fu normally emphasize lengthy range approaches, fast advances and retreats, wide stances, kicking and leaping tactics, whirling circular blocks, quickness,
agility, and aggressive attacks.
The technique teaches empty-hand methods and weaponry through predetermined combinations, referred to as forms, routines, or movement of sets. The students discover the basics by practicing the routines until the movements inside the routines is usually executed naturally based on instinct. Then, two or numerous man sets are practiced to train responses and applications of methods learned from the sets. The practice sets/routines aren’t only practical in applications but are also graceful and artistic in nature. The fluidness of the movements combined with acrobatic strategies are trademarks of the Northern Shaolin sets.
The Northern Shaolin style was created well-known by the late Ku Yu Cheung. There are plenty of legends of Ku; based on tales related by his close students, Ku’s father was an achieved exponent of the Tan Tui (“springing leg”) form. When he was young, Ku traveled all through Northern China to understand all of the Northern Shaolin Kung Fu systems. He was renowned for his Iron Palm strategies and also the application of the long spear. He organized all his learnings into what exactly is today’s Northern Shaolin style.
“A very good defense is actually a strong offense. Be aggressive in attacking, whether it really is a feint or a direct attack. Maintain in mind that a fantastic fighter defeats his opponent in 3 to five moves. If this condition isn’t met, then your opponents abilities are either equal to or far better than yours. Whenever doable, counterattack at angles by sidestepping toward the opponents weak side. The three components of combat are 1.) Speed two.) Guts 3.) Tactics. All three components go hand and hand. One component can’t survive without the other people… Attack like the waves of the ocean crashing against the beach.”-Wong Jack Man (Northern Shaolin Kung Fu Master)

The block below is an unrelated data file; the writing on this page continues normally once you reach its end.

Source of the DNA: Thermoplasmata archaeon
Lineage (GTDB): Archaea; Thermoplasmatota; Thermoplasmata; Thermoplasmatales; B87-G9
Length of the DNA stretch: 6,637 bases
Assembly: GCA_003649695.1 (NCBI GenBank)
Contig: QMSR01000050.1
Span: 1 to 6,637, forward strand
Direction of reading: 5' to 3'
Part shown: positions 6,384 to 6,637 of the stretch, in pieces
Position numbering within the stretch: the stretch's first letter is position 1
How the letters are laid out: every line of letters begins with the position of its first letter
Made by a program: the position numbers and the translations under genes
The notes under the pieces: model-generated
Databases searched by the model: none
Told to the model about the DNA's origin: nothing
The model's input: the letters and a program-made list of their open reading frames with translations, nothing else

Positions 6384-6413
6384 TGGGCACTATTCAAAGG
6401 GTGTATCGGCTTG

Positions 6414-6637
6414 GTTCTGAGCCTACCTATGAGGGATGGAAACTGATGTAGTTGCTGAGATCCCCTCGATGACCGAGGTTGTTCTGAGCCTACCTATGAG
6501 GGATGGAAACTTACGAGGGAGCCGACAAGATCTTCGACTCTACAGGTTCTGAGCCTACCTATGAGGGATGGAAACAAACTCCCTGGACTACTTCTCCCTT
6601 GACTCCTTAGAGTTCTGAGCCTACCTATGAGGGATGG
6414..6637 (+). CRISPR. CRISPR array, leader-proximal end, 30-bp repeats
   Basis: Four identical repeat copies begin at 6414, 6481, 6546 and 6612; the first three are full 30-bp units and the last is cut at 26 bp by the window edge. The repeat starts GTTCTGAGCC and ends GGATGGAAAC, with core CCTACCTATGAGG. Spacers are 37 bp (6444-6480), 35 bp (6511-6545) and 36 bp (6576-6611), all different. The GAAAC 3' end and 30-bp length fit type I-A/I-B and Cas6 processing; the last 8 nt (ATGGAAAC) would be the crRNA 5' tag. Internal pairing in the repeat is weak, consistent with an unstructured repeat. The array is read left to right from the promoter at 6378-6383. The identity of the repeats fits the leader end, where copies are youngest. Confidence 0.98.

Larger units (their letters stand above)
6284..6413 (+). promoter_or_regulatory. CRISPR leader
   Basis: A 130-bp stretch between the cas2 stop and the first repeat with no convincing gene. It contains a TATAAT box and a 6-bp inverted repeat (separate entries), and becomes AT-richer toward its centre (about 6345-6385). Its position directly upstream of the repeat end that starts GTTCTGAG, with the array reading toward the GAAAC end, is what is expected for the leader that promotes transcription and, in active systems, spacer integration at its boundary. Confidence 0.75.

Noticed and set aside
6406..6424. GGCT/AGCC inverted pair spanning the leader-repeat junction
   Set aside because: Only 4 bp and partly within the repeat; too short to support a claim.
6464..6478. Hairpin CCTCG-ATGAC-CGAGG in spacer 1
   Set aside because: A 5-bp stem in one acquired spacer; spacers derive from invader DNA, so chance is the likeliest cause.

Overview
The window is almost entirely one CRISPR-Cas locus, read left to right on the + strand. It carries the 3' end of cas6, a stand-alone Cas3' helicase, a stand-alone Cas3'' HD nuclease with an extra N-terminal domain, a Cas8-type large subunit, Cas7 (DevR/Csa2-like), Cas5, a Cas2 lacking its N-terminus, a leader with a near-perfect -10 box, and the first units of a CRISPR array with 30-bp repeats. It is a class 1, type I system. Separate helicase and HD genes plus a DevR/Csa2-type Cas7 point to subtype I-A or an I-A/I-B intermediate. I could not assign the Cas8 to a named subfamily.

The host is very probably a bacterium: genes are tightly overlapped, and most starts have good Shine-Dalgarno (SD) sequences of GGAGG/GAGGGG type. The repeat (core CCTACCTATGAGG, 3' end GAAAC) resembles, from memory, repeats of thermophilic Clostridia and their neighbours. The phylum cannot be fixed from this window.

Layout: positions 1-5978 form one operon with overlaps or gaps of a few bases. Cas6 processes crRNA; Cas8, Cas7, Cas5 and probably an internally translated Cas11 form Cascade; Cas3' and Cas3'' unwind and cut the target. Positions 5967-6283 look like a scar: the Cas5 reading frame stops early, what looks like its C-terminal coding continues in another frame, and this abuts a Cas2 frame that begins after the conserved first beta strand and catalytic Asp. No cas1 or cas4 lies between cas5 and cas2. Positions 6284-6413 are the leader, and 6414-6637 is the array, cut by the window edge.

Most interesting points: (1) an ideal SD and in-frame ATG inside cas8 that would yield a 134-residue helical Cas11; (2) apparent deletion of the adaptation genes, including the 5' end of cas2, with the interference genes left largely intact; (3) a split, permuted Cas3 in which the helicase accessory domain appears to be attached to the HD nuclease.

The history of Northern Shaolin Kung Fu stretches back towards the year 495AD, when the Shaolin Buddhist monastery was built in Honan province in Northern China. The temple was built, under the order of Su Wen, in adoration of the Buddhist master Badra. So that you can defend the temple from attackers and thieves, the monks developed martial arts which combined combat tactics with the theories and practices of Buddhist meditation.
Today a general distinction of the kung fu styles in China is in between “northern” and “southern” styles. This is not only a distinction of geography but also of the methods and strategies themselves. The southern styles of kung fu are characterized as having short quickly hand strikes and low kicks. The southern styles are usually referred to as “short fist” styles. Two examples of southern kung fu are “Wing Chun” and “Hung Gar”. The northern styles of kung fu emphasize extension in striking, with deep stances and dynamic kicking approaches. The northern styles create flexibility, strength, coordination, balance and agility. The theory of northern style is that power is developed by means of the rigorous training of the extended postures which 1 can condense into shorter strikes when in fact fighting. The training also instills a terrific amount of versatility in movement and technique.
“Shaolin martial arts are as steady as a nail; cocked like a bow while turning like a leaf. Heavy as iron however moving like a wave. As quiet as a mountain.”-Chen Hsien Mon (Northern Shaolin Kung Fu Master)